Friday, October 28, 2011

Anime by Subscription

Hulu's secret weapon.

Animation Gives an Edge to Streaming Services

One of the most popular options on Hulu ... is an animated series about an adolescent ninja and his pink-haired love interest battling a mysterious organization.

... Hulu has 9,500 episodes of anime titles. ... Netflix offers 4,000 anime episodes for streaming. ... Hulu can offer anime in its raciest and rawest form, though the company said it included ratings on episodes and avoided acquiring anything too sexual. ...

... Hulu’s strategy mirrors the approach of fledgling pay-cable channels in the 1990s and early 2000s. Networks like IFC, Spike, G4 and Starz all featured artsy Japanese animation to try to attract a young, hip audience. ...

It's fine that anime is popular, but piracy has lowered its cash value in the states. (Why pay big money for something you can get for next to nothing in bootleg form?)

Japanese creators are no doubt thrilled with their popularity, even as they are bummed by the tiny revenue streams. There's a lesson there for other creators.

16 comments:

AngelMercury said...

The big deal here is that the shows Hulu is picking up now are simalcasting with their Japan releases. Anime piracy drops when there are available versions that are well translated. I'm sure it won't completely counter it, but ease of timely access and quality translations are big factors for Anime viewers. (Until more recently CrunchyRoll had a reputation for very poor translations and script editing. It seems they are starting to turn this around as well though)

Christopher M. Sobieniak said...

Having fallen out of the whole anime thing in recent years, it seems the view from a few guys I know over this is in how the future is in streaming legit anime in this fashion versus DVD sales that have slumped in recent years. I do think that it's probably the only logical way to get any of these things in the US outside the fansub/piracy market that may never go away given the circumstances.

It certainly helps though at the same time I kinda miss not having these things in physical form on my shelf, but then, hardly anything that's coming out now appeals to me at all.

Anonymous said...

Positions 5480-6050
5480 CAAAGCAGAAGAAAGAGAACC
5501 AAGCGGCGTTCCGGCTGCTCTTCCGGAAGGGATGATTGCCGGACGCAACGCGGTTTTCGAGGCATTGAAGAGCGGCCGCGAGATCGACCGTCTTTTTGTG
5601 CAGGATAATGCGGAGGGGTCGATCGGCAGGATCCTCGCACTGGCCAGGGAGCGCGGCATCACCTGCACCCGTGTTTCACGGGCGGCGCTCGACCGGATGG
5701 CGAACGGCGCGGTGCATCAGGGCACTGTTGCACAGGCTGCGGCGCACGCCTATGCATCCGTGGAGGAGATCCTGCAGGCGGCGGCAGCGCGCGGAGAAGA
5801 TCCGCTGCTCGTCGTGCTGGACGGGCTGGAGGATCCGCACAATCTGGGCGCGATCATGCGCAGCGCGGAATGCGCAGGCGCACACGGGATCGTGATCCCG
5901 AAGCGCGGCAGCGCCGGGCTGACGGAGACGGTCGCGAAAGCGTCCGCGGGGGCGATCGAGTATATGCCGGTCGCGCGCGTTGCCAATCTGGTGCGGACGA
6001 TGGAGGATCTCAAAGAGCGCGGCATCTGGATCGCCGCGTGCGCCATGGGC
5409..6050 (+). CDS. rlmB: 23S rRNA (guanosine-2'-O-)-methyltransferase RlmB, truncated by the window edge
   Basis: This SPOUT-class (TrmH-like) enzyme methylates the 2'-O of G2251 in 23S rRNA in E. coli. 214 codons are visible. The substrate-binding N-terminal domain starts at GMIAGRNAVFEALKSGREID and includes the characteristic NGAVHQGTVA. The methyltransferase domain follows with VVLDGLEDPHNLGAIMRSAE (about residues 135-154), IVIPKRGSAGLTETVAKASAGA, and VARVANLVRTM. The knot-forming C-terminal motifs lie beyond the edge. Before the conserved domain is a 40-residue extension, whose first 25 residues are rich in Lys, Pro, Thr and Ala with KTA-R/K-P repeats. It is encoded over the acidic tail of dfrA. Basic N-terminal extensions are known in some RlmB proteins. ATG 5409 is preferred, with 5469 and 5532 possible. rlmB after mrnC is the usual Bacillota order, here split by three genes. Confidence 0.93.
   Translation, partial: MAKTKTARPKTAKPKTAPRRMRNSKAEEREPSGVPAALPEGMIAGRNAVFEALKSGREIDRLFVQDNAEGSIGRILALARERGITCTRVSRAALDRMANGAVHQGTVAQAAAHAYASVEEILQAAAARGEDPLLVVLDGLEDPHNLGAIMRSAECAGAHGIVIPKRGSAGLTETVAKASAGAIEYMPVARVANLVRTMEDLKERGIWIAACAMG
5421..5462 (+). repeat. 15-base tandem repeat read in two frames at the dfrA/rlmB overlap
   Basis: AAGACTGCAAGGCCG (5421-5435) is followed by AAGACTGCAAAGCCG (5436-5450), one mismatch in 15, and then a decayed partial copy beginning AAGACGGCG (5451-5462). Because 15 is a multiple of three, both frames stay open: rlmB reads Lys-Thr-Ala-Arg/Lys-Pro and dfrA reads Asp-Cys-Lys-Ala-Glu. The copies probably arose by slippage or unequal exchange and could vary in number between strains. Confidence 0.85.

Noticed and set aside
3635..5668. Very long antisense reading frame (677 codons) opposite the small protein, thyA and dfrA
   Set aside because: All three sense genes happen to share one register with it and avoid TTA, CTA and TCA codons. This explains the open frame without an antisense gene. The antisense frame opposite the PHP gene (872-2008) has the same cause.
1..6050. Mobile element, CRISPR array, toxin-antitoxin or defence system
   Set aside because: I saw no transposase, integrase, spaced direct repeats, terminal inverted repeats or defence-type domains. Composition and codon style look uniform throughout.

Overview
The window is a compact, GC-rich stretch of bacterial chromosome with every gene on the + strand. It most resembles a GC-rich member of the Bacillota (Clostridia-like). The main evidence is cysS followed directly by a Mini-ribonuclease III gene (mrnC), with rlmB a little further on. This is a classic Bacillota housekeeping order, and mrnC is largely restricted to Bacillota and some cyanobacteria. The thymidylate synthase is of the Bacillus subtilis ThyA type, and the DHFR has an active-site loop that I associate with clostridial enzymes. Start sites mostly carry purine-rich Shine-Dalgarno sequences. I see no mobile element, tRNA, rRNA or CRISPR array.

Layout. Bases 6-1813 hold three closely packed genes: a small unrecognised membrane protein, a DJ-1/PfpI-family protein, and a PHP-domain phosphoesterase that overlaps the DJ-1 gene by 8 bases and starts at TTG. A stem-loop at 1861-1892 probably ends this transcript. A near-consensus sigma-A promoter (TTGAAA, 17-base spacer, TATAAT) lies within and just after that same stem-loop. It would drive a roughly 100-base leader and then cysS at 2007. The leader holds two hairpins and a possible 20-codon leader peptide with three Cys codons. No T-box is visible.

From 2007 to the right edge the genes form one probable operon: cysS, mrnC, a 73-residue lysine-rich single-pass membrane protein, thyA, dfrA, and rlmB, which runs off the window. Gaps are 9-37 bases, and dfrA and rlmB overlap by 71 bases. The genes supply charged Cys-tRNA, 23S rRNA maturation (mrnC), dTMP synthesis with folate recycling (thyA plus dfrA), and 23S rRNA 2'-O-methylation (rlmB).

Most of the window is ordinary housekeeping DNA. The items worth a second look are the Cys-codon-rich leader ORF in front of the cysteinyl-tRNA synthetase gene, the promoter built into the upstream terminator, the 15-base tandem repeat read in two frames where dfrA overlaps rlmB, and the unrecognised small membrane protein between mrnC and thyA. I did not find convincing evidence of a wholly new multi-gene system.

Oooooh nothing to "sexual", but utter sick violent depravity, well, that's ok. Most kids have seen saw right? Well, that's nothing compared to this stuff so it'll be ok. Gut god forbid their young minds get corrupted by the sight of the female anatomy! Or the "sex"!!!!

Anonymous said...

Please--no more Japanese cartoons until they learn how to tell a coherent story and create identifiable characters. Enough of the pre-pubescent plots that appeal to only the most juvenile 13 year olds.

Anonymous said...

Please--no more Japanese cartoons until they learn how to tell a coherent story and create identifiable characters. Enough of the pre-pubescent plots that appeal to only the most juvenile 13 year olds.

Please watch KIKI'S DELIVERY SERVICE and PORCO ROSSO before making statements like that.

Anonymous said...

I have. They're passable, but nothing special. And BLAND. OK for small children...but not much more.

Christopher M. Sobieniak said...

Again, people have their likes and dislikes about anime. It's certainly not all hyper-active, ultra-violent mayhem that seems to categorized the subject for the past 20 years (Yoshiaki Kawajiri often fits that description), certainly the works of Studio Ghibli go the other way too, I do see identifiable characters there, but perhaps it's still a cultural difference we Westerners find hard to take when accepting anything from Japan that isn't filled with giant monsters, earth-shattering explosions or transforming robots.